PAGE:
6. I can expect mechanics, hardware store owners, and electronics shop owners not to be condescending to me:  Ridiculous, they up-sell to everybody and will lie to you to get more money.  Especially never trust a man in a uniform or a suit, they're ALWAYS lying unless they are law enforcement and even then they're sometimes lying.
  7. I am rarely if ever judged on the cleanliness or neatness of my house:  Just ask my wife about my out of control hoarding behavior.  I feel extremely judged on this, and have resistance to letting a friend help with house repairs who actually needs the work because of it.
  8. I don't worry about the threat of rape or sexual violence due to my gender:  Not since an incident in high school that I won't repeat here.  I've been constantly on my guard for the last 30 years because of it.
  9. I can make mistakes and fail miserably without it being attributed to my gender:  Not by any female boss I've ever had.
  10. I am generally part of the gender majority:  Over my extremely varied career, even in the tech industry where men outnumber women 5:1, I have to say I'm batting about 50/50 on that, and in one case, I couldn't even be part of the orientation majority.
  11. I can easily find mentors of my gender and race:  I've never been able to find mentors at all, and the one time a Fortune 500 company gave me access to that it was a complete disaster.
  12. My ability to function effectively during a crisis is not questioned because of my gender (See #9)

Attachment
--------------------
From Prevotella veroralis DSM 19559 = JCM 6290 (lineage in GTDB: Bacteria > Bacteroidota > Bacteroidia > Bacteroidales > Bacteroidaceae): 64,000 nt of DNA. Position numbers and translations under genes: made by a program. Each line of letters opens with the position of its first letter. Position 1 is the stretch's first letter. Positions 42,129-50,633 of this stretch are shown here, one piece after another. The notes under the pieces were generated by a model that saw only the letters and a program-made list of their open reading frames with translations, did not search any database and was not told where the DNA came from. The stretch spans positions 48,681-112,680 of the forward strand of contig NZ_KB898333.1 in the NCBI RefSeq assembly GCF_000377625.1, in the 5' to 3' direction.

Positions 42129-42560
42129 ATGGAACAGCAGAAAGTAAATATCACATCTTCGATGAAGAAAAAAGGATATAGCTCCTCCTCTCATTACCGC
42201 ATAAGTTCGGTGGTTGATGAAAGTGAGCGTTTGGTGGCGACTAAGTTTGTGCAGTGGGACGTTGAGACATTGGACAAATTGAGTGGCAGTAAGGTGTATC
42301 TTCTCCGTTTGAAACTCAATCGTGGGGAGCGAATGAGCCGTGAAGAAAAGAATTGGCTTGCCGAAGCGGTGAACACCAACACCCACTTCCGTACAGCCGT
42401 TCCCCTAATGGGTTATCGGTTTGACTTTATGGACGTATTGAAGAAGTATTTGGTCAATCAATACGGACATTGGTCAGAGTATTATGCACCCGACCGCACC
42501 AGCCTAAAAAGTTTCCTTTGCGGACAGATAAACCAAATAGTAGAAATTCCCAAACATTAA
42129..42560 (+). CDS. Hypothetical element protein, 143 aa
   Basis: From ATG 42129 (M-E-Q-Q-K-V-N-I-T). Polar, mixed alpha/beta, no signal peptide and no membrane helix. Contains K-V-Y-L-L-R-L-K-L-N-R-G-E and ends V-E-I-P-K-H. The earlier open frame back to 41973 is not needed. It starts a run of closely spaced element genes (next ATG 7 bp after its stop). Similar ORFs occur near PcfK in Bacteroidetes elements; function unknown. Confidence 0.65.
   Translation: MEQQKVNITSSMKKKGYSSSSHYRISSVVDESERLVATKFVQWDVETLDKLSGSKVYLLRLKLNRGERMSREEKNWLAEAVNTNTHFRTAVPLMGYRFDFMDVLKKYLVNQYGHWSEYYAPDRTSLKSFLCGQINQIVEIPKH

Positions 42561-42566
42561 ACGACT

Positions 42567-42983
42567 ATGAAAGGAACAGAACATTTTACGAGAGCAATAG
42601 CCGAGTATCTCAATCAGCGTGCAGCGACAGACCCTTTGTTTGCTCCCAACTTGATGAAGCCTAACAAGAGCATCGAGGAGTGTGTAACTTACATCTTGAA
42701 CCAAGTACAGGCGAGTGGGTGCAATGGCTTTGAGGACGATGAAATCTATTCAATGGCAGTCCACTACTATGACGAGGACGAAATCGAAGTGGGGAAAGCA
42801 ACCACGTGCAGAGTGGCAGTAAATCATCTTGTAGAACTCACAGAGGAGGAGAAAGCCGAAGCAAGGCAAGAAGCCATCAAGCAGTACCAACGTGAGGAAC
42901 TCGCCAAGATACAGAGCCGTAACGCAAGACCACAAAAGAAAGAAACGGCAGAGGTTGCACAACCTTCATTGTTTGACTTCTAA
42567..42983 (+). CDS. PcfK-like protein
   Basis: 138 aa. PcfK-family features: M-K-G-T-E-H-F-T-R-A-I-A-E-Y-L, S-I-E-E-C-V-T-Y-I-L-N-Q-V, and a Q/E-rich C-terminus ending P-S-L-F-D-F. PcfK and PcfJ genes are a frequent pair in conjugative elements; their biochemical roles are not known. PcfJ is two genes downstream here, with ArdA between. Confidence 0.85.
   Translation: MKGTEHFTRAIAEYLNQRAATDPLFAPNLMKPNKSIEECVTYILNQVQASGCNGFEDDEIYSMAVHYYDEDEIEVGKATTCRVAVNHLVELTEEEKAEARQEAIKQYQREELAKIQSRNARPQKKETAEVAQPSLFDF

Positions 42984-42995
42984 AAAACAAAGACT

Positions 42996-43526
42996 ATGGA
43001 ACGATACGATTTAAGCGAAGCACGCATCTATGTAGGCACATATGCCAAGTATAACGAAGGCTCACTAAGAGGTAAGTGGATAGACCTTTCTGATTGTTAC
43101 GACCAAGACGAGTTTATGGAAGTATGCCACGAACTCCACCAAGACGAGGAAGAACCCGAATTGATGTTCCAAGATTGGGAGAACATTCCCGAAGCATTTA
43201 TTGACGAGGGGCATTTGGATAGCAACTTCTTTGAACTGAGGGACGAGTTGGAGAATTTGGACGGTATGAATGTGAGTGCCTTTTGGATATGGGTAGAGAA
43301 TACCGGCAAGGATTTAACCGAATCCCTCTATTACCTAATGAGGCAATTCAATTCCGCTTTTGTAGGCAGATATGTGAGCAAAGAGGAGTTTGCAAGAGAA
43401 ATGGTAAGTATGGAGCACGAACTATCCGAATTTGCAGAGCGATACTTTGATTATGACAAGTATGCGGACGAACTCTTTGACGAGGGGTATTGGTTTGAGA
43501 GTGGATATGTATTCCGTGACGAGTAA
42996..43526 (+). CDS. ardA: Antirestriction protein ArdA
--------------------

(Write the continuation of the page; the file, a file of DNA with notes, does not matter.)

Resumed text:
13. I do not experience being patronized because of my gender (See #9, I actually had the female lesbian head of a company, who KNEW I was a father, tell me that she felt no loyalty to me as an employee.  Needless to say I burnt that bridge as soon as I could, and haven't even talked with that person since).
  14. I enjoy company-sponsored events in the outdoors- hunting, golf, fishing, etc that are stereotypical male activities:  Uh, no.  Rarely the occasional BBQ, but I end up the cook, not attending as a guest, see #5.
Thus to me "White Male Privilege" is an insult to me.  But now that I look at it, I'm the cause of my inability to access the good ole boy's club.  I don't act like them, and I never have- because I judge people on what they DO, not what they LOOK LIKE.  The only thing Martin Luther King ever said that I agree with is that we need to judge people on the content of their character, not the color of their skin.

This will be updated as I go, I'm only 51% of the way through the book.

Well, I finished the book.  More standard diversity insults- White Men are clueless, women and LGBT are the only ones who ever get raped or need to worry about rape, white men are the only ones who ever need to assimilate or conform to anybody else, etc. Nothing earth shattering, nothing to shake my belief that those who play the identity politics game are shallow, neurotypical individuals who judge books by their covers.